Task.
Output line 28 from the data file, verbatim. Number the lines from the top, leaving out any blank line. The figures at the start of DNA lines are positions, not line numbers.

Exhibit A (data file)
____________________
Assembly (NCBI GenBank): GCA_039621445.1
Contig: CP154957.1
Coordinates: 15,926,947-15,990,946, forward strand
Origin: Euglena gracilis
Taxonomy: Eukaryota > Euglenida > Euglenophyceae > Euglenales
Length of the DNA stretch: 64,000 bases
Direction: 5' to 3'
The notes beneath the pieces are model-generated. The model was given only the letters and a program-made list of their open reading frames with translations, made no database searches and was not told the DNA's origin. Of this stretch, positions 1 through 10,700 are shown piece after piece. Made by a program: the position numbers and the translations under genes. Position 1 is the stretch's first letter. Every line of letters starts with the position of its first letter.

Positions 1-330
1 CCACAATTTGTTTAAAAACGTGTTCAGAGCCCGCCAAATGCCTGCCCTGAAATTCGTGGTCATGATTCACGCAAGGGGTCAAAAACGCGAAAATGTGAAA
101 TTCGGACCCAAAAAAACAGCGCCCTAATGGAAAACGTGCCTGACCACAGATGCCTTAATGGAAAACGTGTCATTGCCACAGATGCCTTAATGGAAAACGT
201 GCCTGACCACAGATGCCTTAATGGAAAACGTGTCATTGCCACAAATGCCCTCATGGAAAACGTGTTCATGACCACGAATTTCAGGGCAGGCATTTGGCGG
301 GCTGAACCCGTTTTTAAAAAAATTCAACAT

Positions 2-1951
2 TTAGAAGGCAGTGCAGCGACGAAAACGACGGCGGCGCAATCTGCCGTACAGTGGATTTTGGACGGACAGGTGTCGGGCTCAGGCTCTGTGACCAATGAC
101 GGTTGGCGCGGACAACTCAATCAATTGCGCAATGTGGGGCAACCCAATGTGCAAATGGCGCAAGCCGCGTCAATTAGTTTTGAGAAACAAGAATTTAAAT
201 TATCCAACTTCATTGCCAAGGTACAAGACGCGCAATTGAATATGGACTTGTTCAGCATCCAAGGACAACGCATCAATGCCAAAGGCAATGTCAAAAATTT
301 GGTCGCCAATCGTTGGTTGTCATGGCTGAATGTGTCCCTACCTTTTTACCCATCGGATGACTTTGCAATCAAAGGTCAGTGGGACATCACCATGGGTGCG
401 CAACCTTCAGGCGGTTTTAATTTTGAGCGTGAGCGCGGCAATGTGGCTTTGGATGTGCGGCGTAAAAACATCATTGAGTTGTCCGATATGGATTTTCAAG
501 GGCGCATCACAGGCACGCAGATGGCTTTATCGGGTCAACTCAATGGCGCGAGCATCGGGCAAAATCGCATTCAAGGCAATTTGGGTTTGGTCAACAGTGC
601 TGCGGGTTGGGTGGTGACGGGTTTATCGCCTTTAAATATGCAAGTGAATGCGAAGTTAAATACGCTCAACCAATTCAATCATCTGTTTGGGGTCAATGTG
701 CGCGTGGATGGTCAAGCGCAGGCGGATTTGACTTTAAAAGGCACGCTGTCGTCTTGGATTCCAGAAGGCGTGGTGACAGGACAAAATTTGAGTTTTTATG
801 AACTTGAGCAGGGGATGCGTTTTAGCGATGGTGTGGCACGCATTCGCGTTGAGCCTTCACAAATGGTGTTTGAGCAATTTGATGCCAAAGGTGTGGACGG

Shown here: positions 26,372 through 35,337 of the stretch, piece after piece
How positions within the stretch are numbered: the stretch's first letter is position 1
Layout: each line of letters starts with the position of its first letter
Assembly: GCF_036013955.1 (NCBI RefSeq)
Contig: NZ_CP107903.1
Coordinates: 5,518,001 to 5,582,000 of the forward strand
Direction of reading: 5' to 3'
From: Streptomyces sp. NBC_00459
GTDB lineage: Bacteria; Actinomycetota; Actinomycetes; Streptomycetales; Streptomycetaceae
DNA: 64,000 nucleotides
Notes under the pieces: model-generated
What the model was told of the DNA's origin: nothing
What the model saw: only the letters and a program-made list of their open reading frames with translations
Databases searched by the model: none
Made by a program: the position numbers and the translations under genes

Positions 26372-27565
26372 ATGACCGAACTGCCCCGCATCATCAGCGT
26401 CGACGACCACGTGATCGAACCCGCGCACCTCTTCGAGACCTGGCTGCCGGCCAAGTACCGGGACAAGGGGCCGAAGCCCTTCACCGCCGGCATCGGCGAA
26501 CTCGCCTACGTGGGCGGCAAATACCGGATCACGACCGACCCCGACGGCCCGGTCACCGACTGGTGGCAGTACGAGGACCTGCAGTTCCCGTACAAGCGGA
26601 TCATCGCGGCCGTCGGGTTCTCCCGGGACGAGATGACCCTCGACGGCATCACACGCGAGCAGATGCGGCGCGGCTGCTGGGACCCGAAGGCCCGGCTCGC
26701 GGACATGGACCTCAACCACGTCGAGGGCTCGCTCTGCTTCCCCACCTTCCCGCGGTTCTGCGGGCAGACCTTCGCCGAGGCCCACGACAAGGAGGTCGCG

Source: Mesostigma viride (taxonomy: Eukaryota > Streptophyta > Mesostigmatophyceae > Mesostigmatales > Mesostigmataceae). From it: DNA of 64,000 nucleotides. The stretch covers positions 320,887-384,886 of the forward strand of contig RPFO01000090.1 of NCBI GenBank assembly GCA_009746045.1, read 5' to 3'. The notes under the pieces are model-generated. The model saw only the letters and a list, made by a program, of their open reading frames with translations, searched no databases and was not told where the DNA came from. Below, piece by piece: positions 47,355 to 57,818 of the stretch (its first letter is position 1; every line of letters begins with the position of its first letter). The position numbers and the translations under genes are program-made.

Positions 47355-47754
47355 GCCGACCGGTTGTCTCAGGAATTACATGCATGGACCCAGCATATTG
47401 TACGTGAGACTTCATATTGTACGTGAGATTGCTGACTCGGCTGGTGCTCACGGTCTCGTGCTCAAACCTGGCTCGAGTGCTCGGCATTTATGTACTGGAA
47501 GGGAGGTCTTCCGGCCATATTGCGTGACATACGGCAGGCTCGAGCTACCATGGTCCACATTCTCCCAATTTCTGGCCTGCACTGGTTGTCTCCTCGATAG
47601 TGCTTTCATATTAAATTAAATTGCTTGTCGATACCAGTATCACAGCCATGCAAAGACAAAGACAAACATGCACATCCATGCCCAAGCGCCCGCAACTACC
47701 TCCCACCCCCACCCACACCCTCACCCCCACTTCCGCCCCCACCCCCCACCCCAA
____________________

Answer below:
Contig: NZ_CP107903.1